Lucy, Priyanka, Ashlin, and Jeff write: "Toronto’s cemeteries are valuable pockets of open space in our urban fabric. This project addresses the increasing pressures of densification on urban open space, where the value of airspace cannot be ignored. What is the 21st century cemetery? We envision the modern cemetery as a place for celebrating the cyclical nature of life and death, and encouraging health and wellness in life as well as dignity in death. We propose densifying for the dead by implementing new vertical cemeteries that densify alongside our growing cities. These vertical mausoleums become visual markers of death throughout the city and allow for the normalizing of the concept of death, ultimately becoming monuments to honour the deceased."

(Instructor: Dina Sarhane)


Sahar Pashazanousi, Elmer Lyu, Allan Shi, and Meichun Zhu

Sahar, Elmer, Allan, and Meichun write: "Prompted by transit investment projects, employment lands are often ideal sites for the new development of housing and retail. However, the city also struggles to retain space for all kinds of industrial needs. This paradox prompted us to use this project as a way to explore the relationship between new residential development and existing employment lands. As a group, the research we did together on Emery Village revealed one of the most distinctive features of its land condition: having an extremely clear gap that divides employment land from residential neighbourhoods. It is because of those unique land conditions that we made Emery Village our design action zone. Our intervention includes proposing a last-mile shuttle system, extending the existing ravine system to cover more industrial area, and a new waterway to deal with flooding."

(Instructor: Michael Piper)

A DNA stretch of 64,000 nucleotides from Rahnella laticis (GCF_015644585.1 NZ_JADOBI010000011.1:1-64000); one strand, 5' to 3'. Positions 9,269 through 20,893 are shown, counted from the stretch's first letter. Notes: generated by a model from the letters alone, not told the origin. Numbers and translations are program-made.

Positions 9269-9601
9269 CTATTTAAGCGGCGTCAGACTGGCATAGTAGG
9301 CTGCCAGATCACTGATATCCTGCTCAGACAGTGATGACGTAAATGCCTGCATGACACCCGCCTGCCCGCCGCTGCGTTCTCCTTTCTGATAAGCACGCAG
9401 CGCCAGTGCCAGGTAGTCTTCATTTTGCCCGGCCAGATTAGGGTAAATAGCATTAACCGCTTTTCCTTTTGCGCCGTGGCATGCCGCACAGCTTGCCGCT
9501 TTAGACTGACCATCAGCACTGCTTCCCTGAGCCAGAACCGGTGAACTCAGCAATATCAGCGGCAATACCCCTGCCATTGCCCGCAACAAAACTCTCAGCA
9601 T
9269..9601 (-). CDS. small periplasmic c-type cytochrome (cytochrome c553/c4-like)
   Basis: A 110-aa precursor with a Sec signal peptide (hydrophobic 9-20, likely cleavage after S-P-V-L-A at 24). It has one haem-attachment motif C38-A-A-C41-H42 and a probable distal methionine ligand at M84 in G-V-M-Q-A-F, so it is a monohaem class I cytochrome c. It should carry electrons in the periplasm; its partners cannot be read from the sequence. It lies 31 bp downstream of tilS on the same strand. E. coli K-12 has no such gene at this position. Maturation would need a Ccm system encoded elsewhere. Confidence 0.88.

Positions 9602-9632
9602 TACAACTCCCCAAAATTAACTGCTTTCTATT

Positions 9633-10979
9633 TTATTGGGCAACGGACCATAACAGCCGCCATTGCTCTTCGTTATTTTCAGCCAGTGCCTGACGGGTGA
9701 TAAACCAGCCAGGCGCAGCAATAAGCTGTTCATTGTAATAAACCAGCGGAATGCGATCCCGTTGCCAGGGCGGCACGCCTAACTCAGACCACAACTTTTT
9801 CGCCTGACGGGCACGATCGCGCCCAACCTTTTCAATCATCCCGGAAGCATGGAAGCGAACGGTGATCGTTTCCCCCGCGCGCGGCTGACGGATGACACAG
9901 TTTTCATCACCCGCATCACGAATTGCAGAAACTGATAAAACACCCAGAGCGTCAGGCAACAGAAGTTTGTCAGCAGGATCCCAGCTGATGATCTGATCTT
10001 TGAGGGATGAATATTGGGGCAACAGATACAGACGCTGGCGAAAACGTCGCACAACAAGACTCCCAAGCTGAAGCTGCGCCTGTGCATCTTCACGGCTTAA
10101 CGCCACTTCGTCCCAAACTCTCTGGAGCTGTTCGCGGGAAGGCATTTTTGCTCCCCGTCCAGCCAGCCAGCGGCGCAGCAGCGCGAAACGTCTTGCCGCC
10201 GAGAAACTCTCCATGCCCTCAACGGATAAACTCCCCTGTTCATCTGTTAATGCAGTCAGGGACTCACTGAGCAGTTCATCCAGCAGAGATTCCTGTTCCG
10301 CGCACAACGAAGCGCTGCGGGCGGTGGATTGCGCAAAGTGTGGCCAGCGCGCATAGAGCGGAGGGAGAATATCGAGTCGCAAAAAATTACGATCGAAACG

Lizeth Natalia Enriquez Goyes, Jenna Gauder, Clara Zaida

Lizeth, Jenna, and Clara write: "From the Greek words sitos, meaning food, and utopia, meaning good place or no place, 'Sitopia' translates to food-place. Bermondsey Sitopia recognizes the dynamic relationship between food and place through urban agriculture — how we produce it, access it, and consume it. Bermondsey is a diminishing core employment area wedged between the Don Valley and a nearby hydro corridor, experiencing poor access to fresh food. Sitopia aims to connect food producers with food consumers by taking advantage of the vastly unproductive open space networks found within urban employment lands. With the involvement of industries, retailers, and educational and community centres, industrial areas like Bermondsey can serve as a framework for turning no place into a food-place."


(Instructor: Roberto Damiani)


Erik Roberson, Yoyo Tang, and Zakary Jacobi

Erik, Yoyo, and Zakary write: "Power and Place is a critical analysis of policy-based decisions that have been made over the last half century that have resulted in a dramatic increase in levels of inequality within Toronto's Yellowbelt regions. The project looks to challenge typical approaches to tackling inequality, which look primarily at concentrations of poverty as sites of intervention. Power and Place proposes that inequality is a multifaceted issue: enclaves of wealth are equally as problematic as concentrations of poverty in terms of inequality and should be thought of as spaces of intervention towards tackling these issues as well. The proposal works to create spaces that redistribute power and lower inequality by leveraging the social capital that communities of wealth possess. This is done through the refronting of communities onto a new public realm that is programmed to draw in community members, looking to both support new mixed income communities and provide shared assets for existing residents."


(Instructor: Mason White)


Haiqa Nisar, Dipra Shetty, and Evan Webber

Haiqa, Dipra, and Evan write: "Bramalea: Canada’s first satellite city, designed in the 1950s as a completely self-sustaining community where employment, housing, recreation, and leisure would all be combined in perfect harmony. It was said to be the solution to urban sprawl, and yet it fell victim to sprawl all the same. The city’s centre, envisioned to inspire civic life, has separated the community into those who come from outside and those who live within. The centre’s periphery, lined with towers in the park, have fallen to the same woes as many of Toronto’s other aging high-rise rental projects. In response, a new master plan for Bramalea seeks the design of a new civic centre that generates vitality and provides many of the cultural and civic amenities needed by the community. It works to integrate living, working, social, and civic spaces, and it develops new systems that permit easy movement between existing and renewed neighbourhoods."

(Instructor: Jonathan Cummings)